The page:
Saturday, May 21, 2011

This is the way the world ends ...

PETA members waited outside the Family Radio headquarters to deliver vegetarian Last Supper meals in Oakland, Calif., on Friday.

I had a last supper, so to speak, and it was anything but vegan.  A few days before my gastric bypass surgery eight years ago, we headed over to a very fine steakhouse where I shkoffed down Oysters Rockefeller, a large steak with sides, home baked bread, and some kind of dessert involving chocolate.  I might have also had a salad.  I know I had a drink.  Today, I would have problems getting down any of that foodly bountitude.  Seriously, half a drink, one cooked oyster, and a bite of steak. Is it worth it?  Yeah, it's worth it.  It's just not always comfortable.

Whether tomorrow is Judgment Day, or the world ends on December 21, 2012, or I die at my desk at age 100, I really would like to have a last meal worthy of the occasion but in keeping with my altered gastric state.  There is one food I can eat reasonably well with a minimum of discomfort, and that is lobster.  I want lobster, lots of lobster with lots of butter, and more lobster with that white sauce they serve you at Kobe's Japanese Steakhouse, and then more lobster the way they used to make it at Al Steiner's on Chestnut Street in Cedarhurst, stuffed with exquisite crabmeat.  Lobster and butter, is there any better way to go out?

Dystopia are a writer's best friend.  For some reason, almost everybody really gets into those stories about the future where everything goes wrong.  Some disaster flicks are awesome.  Others are barely so-so.  My all-time favorite disaster flick is the appropriately named "Armageddon", with Bruce Willis and a disturbingly normal Billy Bob Thornton.  Runner up is "I am Legend", a film so frighteningly real that I've only watched it once.  The scariest part for me, besides the zombies, is the price of gasoline at the abandoned stations.  Is it just coincidence that the price of regular gas is approaching $6.66 a gallon?  I think not ...

To a great number of Christians, however, the story of Judgment Day is not a work of science fiction, but a future event as real as death and taxes.  The thing is, God is a bit whimsical, and to keep his children on their toes, he left clues to all these signs and portents but failed to provide the date and time of the main event.  So for over two millenia, humans the world over have been trying to parse the truth out of Biblical passages which can be read any number of ways.  Apparently, there is one dude who is so sure that his truth is the whole truth and nothing but the truth, he has spent a good part of his fortune on getting the word out:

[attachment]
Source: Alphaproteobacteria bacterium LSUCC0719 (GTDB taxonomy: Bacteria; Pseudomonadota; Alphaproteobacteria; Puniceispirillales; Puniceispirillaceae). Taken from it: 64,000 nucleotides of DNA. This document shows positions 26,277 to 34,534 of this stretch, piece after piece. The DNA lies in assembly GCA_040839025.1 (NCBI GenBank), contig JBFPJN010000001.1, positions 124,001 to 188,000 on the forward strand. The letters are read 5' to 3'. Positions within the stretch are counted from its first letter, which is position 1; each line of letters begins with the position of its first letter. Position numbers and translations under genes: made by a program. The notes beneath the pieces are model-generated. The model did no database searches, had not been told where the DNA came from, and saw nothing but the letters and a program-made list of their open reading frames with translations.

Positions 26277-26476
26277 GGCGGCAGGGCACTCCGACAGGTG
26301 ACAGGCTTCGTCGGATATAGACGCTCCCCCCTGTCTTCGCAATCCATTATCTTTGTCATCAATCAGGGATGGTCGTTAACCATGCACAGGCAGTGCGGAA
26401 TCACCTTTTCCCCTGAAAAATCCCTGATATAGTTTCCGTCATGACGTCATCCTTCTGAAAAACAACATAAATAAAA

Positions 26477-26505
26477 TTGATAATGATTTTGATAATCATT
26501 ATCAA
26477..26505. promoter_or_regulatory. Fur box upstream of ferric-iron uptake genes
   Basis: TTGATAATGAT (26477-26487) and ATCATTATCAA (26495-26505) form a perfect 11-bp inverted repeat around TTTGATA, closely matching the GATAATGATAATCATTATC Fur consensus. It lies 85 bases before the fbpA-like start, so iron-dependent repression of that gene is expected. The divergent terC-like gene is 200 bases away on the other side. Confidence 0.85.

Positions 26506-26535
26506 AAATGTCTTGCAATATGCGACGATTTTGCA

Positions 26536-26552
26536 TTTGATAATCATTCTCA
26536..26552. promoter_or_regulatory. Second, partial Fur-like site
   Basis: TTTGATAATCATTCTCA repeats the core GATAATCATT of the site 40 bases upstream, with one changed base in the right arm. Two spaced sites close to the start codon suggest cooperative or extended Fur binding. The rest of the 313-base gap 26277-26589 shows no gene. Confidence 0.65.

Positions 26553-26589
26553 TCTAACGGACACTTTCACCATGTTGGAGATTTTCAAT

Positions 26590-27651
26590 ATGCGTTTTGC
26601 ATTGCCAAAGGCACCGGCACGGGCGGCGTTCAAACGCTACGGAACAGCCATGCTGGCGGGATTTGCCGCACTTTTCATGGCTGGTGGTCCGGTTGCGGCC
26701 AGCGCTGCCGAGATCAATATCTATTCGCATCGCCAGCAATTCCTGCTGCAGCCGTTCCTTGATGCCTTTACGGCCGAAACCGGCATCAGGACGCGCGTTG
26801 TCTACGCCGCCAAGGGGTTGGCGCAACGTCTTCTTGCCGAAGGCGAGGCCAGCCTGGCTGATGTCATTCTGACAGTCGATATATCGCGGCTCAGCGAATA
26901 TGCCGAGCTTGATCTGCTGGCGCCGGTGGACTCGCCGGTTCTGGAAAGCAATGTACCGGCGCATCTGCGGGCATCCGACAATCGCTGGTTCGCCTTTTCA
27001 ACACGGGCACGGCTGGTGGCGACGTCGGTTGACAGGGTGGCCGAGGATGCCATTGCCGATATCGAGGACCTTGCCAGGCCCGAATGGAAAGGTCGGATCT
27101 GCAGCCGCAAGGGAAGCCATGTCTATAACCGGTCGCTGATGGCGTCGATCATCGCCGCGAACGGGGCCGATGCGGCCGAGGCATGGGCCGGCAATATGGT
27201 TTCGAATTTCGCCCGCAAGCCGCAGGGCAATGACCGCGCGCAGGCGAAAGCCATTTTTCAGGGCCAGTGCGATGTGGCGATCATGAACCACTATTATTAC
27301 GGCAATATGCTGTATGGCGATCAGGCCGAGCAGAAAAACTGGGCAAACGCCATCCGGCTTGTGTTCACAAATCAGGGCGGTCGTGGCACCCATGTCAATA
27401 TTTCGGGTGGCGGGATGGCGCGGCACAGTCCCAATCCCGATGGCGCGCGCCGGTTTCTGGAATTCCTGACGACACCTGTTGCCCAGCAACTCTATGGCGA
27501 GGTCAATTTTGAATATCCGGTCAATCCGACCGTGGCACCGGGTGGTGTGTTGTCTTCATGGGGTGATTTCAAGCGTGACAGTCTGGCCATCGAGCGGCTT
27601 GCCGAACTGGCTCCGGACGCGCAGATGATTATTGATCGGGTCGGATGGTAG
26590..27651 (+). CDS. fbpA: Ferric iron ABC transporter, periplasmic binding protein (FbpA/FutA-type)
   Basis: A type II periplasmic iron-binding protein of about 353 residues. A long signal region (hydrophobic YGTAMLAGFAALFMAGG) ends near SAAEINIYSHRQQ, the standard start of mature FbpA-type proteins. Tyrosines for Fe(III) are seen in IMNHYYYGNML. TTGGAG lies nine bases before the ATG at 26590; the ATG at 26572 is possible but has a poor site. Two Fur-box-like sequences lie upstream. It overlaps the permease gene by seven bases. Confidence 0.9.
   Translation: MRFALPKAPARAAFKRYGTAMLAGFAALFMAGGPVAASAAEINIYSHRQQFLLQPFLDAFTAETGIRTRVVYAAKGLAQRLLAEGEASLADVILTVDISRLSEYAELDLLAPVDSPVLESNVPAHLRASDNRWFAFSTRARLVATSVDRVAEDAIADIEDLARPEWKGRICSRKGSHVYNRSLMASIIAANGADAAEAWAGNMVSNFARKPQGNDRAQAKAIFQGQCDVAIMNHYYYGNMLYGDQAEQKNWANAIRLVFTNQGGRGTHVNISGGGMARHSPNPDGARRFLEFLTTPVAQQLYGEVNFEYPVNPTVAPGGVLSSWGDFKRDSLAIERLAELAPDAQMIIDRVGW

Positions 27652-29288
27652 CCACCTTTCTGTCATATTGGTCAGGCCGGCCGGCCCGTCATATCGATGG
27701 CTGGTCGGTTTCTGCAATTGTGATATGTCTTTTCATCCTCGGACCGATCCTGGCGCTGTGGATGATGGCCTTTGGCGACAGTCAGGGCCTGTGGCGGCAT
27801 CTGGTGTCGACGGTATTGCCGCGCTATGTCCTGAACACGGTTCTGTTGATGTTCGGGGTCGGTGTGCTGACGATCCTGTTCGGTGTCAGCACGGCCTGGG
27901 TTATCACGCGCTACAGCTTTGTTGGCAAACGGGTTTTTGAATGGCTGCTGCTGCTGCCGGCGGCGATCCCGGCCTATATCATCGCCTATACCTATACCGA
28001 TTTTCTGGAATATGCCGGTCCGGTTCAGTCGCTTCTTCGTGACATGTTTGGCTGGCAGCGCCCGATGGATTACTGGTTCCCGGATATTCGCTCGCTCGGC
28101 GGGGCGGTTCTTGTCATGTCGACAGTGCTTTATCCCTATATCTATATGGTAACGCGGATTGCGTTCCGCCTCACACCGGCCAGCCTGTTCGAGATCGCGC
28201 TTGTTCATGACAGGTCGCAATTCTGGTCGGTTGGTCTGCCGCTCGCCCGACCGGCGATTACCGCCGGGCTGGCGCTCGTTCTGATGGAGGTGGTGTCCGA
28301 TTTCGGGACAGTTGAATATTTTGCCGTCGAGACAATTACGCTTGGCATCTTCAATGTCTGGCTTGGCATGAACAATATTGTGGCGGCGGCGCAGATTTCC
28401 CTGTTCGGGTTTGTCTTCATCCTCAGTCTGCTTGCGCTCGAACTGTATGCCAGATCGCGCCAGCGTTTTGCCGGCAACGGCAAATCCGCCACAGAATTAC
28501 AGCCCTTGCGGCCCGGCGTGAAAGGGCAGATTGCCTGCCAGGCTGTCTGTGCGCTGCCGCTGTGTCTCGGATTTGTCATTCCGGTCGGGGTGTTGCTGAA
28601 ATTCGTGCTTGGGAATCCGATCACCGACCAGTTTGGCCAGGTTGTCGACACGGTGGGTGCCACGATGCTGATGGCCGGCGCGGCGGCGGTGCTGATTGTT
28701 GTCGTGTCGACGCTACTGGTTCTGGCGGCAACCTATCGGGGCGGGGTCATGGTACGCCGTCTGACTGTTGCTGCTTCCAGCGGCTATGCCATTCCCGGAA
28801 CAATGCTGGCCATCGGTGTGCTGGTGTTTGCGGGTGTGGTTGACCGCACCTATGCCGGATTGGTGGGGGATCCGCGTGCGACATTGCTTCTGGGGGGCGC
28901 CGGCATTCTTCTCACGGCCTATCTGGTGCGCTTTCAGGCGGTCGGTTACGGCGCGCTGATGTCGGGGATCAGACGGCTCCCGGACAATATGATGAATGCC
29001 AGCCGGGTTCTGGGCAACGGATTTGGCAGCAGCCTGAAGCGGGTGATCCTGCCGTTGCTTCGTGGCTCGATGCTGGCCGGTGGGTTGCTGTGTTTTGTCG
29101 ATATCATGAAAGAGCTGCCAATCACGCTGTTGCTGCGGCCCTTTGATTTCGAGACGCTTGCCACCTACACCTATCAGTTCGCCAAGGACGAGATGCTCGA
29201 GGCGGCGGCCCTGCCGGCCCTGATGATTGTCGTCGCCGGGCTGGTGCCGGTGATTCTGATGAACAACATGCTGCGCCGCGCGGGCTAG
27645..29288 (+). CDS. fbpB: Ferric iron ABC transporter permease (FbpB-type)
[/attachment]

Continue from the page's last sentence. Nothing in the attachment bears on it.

The end of the world will be at exactly 6 p.m. on May 21, 2011, says (89-year-old Oakland-based Harold) Camping, who along with his organization, Family Radio, are behind those billboards across the country forecasting the Rapture this Saturday. The Rapture, the Last Days, Armageddon and the Final Days of Judgment are all interchangeable. It's when God will destroy the Earth to show his love for humanity. . .

The Rapture is at 6 p.m. on May 21, 2011, where ever it's 6 p.m. first, with the "fantastically big" world-ending event taking place on a time zone by time zone basis.

That means we can expect the Rapture to start when it hits 6 p.m. at the International Dateline at 180 Longitude -- roughly  between Pago Pago, American Samoa, and Nuku'alofa, Tonga. We'll know it's Judgment Day because there will be an earthquake of previously unprecedented magnitude, Camping predicts.

So, according to these calculations, the Rapture will actually begin like a rolling brown out across the globe at 11 p.m. PST on Friday, May 20th. "Everyone will be weeping and wailing because they'll know in a few hours it'll come to their city," said Camping.

Which I think makes it 2 a.m., EST on Saturday, May 21st.  Since I'm almost always awake at that hour, I'll let you know what happens.

In this last of meeting places
We grope together
And avoid speech
Gathered on this beach of the tumid river . . .

This is the way the world ends
This is the way the world ends
This is the way the world ends
Not with a bang but a whimper.

                                             - T.S. Eliot, "The Hollow Men"

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